Longtime LGBTQ ally and songstress Barbra Streisand has clarified her shocking comments on the child sex abuse allegations revived against deceased pop star Michael Jackson by the recently released HBO documentary Leaving Neverland.
In the two-part documentary, two men—Wade Robson and James Safechuck—say they were sexually abused as children by Jackson for several years at ages seven and 10, respectively. The film says Jackson gained their families’ trust to let the kids stay with Jackson without their parents present.
In a recent interview with The Times, Streisand said she believed the men’s abuse allegations, but added:
[Jackson’s] sexual needs were his sexual needs, coming from whatever childhood he has or whatever DNA he has. You can say ‘molested,’ but those children, as you heard say [grown-up Robson and Safechuck], they were thrilled to be there. They both married and they both have children, so it didn’t kill them.
I feel bad for the children. I feel bad for him. I blame, I guess, the parents, who would allow their children to sleep with him. Why would Michael need these little children dressed like him and in the shoes and the dancing and the hats?”
Her comments have understandably upset fans and have conservatives piling on because of her long history as an outspoken liberal. Late last year, Streisand released her 36th studio album, Walls, which contained songs calling out Trump’s lies and hoping for his presidency’s end.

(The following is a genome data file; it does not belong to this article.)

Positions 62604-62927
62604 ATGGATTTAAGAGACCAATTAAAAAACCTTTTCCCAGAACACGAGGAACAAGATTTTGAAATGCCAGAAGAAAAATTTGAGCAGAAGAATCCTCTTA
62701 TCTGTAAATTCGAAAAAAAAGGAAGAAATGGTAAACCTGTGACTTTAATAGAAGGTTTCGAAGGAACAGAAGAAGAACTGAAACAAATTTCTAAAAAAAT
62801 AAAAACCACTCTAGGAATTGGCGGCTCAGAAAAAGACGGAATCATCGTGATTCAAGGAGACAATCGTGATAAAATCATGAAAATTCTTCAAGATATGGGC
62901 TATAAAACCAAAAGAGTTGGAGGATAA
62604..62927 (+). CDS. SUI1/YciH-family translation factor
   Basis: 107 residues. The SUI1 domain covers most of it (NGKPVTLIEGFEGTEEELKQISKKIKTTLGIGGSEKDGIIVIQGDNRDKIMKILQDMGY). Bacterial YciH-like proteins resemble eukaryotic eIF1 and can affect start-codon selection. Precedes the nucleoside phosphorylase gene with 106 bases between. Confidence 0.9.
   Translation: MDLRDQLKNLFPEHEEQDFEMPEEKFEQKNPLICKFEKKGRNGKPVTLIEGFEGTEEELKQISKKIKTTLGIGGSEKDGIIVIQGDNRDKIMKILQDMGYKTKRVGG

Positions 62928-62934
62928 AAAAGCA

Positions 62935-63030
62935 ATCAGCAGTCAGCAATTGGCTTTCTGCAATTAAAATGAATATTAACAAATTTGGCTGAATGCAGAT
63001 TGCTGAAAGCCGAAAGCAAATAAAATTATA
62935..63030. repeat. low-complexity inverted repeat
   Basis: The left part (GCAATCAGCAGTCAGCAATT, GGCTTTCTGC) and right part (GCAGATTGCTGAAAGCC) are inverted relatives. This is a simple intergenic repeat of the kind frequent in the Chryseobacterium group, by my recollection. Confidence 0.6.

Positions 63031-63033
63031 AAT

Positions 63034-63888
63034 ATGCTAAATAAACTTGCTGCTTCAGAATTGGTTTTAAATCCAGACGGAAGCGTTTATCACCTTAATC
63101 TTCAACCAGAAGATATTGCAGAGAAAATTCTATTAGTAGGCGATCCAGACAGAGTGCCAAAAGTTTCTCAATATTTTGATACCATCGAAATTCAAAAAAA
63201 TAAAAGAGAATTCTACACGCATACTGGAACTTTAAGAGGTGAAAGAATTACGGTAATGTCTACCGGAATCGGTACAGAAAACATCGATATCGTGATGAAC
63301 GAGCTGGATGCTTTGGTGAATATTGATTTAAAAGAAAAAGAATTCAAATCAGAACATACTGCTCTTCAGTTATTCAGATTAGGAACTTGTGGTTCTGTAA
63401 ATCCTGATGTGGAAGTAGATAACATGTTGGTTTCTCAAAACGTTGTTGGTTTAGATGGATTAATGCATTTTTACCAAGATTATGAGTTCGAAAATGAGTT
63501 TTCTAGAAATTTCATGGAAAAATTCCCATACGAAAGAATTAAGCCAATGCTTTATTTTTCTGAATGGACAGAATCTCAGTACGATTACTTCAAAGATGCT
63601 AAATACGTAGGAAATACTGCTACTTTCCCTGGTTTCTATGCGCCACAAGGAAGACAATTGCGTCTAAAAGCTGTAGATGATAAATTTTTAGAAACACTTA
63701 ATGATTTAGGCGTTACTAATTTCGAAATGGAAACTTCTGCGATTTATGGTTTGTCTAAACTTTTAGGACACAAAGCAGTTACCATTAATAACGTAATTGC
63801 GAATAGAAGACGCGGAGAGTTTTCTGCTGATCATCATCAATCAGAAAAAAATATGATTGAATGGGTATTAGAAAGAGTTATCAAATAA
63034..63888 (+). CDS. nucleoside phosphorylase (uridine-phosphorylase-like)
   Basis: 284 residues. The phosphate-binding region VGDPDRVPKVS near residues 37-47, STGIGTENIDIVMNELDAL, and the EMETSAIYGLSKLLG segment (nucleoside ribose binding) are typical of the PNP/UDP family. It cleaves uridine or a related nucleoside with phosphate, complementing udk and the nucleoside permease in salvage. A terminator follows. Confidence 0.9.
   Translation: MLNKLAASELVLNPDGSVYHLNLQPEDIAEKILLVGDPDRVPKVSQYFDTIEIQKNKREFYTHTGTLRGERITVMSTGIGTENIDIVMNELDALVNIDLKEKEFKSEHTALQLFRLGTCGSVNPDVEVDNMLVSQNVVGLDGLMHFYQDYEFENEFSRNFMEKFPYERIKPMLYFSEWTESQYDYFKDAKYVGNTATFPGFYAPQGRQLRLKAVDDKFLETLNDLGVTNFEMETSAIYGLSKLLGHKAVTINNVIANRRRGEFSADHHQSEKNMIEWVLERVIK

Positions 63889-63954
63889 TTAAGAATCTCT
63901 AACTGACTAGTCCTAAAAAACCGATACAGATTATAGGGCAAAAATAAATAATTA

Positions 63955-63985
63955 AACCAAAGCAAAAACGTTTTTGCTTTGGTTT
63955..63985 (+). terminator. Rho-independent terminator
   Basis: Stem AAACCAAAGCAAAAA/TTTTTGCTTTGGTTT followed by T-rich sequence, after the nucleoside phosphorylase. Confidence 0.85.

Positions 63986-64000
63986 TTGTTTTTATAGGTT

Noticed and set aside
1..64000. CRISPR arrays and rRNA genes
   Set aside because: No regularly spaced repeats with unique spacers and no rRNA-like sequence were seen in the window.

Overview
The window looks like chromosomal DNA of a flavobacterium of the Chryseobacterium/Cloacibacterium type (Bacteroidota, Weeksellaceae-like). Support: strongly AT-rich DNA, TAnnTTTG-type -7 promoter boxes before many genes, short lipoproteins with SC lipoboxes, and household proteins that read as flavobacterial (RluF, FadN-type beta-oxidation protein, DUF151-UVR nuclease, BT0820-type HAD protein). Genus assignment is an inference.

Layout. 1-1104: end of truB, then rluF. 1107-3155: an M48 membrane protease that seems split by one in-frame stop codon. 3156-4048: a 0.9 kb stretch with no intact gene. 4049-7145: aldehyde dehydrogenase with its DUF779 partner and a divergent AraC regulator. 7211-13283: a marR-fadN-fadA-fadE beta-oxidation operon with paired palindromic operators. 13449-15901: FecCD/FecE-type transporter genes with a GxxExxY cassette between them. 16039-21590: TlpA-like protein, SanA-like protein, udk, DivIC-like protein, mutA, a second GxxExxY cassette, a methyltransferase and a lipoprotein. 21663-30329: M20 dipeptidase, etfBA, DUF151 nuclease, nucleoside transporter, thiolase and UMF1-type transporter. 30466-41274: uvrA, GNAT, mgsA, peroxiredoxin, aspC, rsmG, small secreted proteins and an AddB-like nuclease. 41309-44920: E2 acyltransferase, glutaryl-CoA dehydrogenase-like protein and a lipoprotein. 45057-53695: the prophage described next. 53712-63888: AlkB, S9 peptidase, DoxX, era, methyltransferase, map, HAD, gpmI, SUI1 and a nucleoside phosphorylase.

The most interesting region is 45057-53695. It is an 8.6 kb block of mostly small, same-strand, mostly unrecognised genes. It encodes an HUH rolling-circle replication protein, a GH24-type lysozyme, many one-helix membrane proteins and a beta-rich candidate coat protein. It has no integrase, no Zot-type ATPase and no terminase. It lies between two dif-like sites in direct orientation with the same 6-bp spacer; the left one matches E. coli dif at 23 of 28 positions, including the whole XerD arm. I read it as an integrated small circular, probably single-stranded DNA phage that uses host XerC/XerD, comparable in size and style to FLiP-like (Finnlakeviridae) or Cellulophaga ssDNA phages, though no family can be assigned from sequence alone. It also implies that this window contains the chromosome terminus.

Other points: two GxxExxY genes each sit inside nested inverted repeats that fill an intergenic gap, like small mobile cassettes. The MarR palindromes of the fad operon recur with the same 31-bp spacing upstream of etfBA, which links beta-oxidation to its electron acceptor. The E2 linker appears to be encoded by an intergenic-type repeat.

Streisand told The Times that she met Jackson several times and considered him “very sweet, very childlike” despite turning down his request to perform a duet of “I Just Can’t Stop Loving You.”
In a clarification issued Saturday afternoon, Streisand wrote:
To be crystal clear, there is no situation or circumstance where it is OK for the innocence of children to be taken advantage of by anyone.
The stories these two young men shared were painful to hear, and I feel nothing but sympathy for them.
The single most important role of being a parent is to protect their children. It’s clear that the parents of the two young men were also victimized and seduced by fame and fantasy.”
The Jackson estate has responded to the documentary by stating, “The two accusers testified under oath that these events never occurred.” Last month, the estate filed a $100 million lawsuit against HBO.